# How to calculate redshift from the schwartzchild metric

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1. Mar 15, 2016

### BiGyElLoWhAt

1. The problem statement, all variables and given/known data
I'm doing a project on the redshift from a star system (I chose a binomial system because why not). I might be going a little overboard using topology to calculate redshift, but whatever. First off, can I just treat a binomial system as the superposition of 2 sources which result in the schwartzchild metric? By that I mean one star isolated from the other would have the sc metric, as would the other, and the resulting system would have a similar metric, but there would be a path along 2 metrics to consider. So the topology from metric 1 + the metric from topology 2 along a path. I think this would work, but I'm not sure. I'm also not 100% on how to put this into a computer program.

2. Relevant equations
Schwartzchild metric.
$c^2d\tau^2= (1-\frac{r_s}{r})c^2dt^2 - (1-\frac{r_s}{r})^{-1}dr^2 -r^2(d\theta^2 + sin(\theta)d\phi^2)$

3. The attempt at a solution
I mean... I'm not sure what to put here.
First off, the left hand side is the proper time (of a photon), a differential element of which should be zero, I believe. Are the differentials on the RHS for an observer? So dr, dt, etc would be traced from the surface of emission to my observer? I'm tempted to assume that dt is a function of dr, or vice versa, along with theta and phi (zero, since i'm working in 2 spacial dimensions).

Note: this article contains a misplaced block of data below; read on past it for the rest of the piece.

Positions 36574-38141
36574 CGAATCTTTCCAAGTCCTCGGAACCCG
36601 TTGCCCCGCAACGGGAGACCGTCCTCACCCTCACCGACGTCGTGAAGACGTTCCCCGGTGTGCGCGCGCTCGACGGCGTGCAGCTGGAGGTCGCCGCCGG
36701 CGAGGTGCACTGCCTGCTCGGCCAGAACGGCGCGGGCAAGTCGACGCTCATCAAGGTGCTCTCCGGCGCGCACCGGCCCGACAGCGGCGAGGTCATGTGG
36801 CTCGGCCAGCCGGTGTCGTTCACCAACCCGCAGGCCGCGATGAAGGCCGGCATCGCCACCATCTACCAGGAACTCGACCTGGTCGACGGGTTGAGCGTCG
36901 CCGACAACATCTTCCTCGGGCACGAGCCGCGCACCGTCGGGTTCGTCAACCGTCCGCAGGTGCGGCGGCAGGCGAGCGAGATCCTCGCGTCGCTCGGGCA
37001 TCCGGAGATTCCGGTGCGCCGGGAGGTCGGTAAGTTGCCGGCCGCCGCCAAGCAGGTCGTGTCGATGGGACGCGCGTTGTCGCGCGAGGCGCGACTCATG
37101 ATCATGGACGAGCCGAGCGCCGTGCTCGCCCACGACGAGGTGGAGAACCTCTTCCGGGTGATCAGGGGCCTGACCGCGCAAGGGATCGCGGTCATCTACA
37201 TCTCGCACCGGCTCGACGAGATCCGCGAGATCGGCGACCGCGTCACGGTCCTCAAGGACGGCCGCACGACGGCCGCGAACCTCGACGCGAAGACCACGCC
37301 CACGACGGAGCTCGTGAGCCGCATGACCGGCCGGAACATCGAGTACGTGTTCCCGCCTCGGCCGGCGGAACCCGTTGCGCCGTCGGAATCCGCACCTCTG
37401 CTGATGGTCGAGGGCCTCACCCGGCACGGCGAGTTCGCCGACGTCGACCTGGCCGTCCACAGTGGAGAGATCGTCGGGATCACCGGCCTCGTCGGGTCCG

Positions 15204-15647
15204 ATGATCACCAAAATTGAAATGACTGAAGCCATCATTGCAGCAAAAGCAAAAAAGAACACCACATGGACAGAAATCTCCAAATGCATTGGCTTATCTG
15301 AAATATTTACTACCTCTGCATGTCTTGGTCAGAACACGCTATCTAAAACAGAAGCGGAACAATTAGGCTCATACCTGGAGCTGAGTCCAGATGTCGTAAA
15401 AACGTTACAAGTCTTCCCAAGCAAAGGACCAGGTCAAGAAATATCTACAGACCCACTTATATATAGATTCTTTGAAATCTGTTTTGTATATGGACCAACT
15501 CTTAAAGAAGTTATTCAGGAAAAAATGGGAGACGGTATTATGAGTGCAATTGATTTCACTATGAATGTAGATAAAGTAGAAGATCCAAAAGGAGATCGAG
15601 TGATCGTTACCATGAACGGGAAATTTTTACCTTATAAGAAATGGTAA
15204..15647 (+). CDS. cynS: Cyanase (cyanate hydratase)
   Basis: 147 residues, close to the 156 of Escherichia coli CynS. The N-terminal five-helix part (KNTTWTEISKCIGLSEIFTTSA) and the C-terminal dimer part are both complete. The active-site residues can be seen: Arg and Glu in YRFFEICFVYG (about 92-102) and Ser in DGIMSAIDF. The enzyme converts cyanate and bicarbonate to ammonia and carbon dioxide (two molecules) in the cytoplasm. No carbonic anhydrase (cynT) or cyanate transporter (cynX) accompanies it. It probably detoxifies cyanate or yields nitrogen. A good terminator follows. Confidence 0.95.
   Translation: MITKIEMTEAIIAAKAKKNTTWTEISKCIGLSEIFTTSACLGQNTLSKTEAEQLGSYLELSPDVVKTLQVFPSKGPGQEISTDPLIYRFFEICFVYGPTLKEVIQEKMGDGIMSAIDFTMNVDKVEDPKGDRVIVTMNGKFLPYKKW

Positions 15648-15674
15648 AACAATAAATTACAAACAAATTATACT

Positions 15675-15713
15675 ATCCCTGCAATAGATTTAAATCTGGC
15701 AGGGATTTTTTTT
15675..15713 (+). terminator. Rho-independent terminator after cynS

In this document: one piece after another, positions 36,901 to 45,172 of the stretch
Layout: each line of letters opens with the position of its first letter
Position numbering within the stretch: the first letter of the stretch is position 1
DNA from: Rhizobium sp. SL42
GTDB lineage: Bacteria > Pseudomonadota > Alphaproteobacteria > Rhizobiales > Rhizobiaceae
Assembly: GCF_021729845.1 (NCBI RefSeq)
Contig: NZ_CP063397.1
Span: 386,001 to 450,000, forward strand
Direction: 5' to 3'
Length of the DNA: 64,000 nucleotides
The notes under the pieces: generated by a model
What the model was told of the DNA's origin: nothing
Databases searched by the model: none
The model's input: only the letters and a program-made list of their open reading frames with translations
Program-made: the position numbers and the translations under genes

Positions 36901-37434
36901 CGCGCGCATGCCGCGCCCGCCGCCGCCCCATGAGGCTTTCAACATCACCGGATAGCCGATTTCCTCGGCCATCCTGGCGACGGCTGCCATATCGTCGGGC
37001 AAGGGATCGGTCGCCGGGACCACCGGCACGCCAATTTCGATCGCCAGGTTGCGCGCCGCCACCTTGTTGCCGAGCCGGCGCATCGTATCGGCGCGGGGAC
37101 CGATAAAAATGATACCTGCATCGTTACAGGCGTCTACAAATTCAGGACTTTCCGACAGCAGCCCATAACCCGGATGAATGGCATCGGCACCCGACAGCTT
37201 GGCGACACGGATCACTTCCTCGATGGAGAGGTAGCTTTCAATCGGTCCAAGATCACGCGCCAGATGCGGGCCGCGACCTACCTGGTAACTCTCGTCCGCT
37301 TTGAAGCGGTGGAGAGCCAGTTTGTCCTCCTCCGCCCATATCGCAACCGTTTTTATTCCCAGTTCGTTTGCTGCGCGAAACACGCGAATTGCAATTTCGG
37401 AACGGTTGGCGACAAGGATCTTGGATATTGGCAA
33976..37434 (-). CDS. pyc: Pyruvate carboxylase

So correct me, please, but what I think I'm working with is something to the effect of:
$0 = (1-\frac{r_s}{r})c^2(dt(r,\theta))^2 - (1-\frac{r_s}{r})^{-1}dr^2 -r^2d\theta^2$
Or is this not useful (or even correct)?
Would it be better to solve for dt?

The reason I want to do it this way, is the only equation I've been able to find for redshift is either the Newtonian limit, or the limit as r-> inf. I want the redshift over a finite spacial distance.
I'm probably missing some things. So feel free to point them out.

**Edit
Ok, I suppose the RHS wouldn't be the coordinates for the observer in that manner, explicitly. However, the coordinates of the observer would be the end point of the path.

2. Mar 15, 2016

### andrewkirk

I think that, unfortunately, you can't use superposed Schwarzschild metrics for this calculation. As I recall, a key step in the development of the Swarzschild metric is the assumption that the spacetime is static and rotationally symmetric around the centre of the star, and neither of those conditions will hold in a binary system, either in relation to the centre of mass of the system, or the centre of either of the stars.

I don't understand what you mean by using topology. Do you mean using the gravitational equation - which is differential geometry, rather than topology? So far as I know, that is the only way to derive the formula for gravitational redshift.

3. Mar 15, 2016

### BiGyElLoWhAt

Yes, sometimes I mix up the two terms and use them interchangeably. Sorry. Is there a metric that can be used for this type of problem?

4. Mar 15, 2016

### andrewkirk

Not an exact one. Follow this link to an earlier question on this. pervect gives some links to papers that use approximate metrics. But it sounds like even those are horribly complicated. Perhaps numerical solutions are the most accessible, practical way to estimate geodesics for a binary system.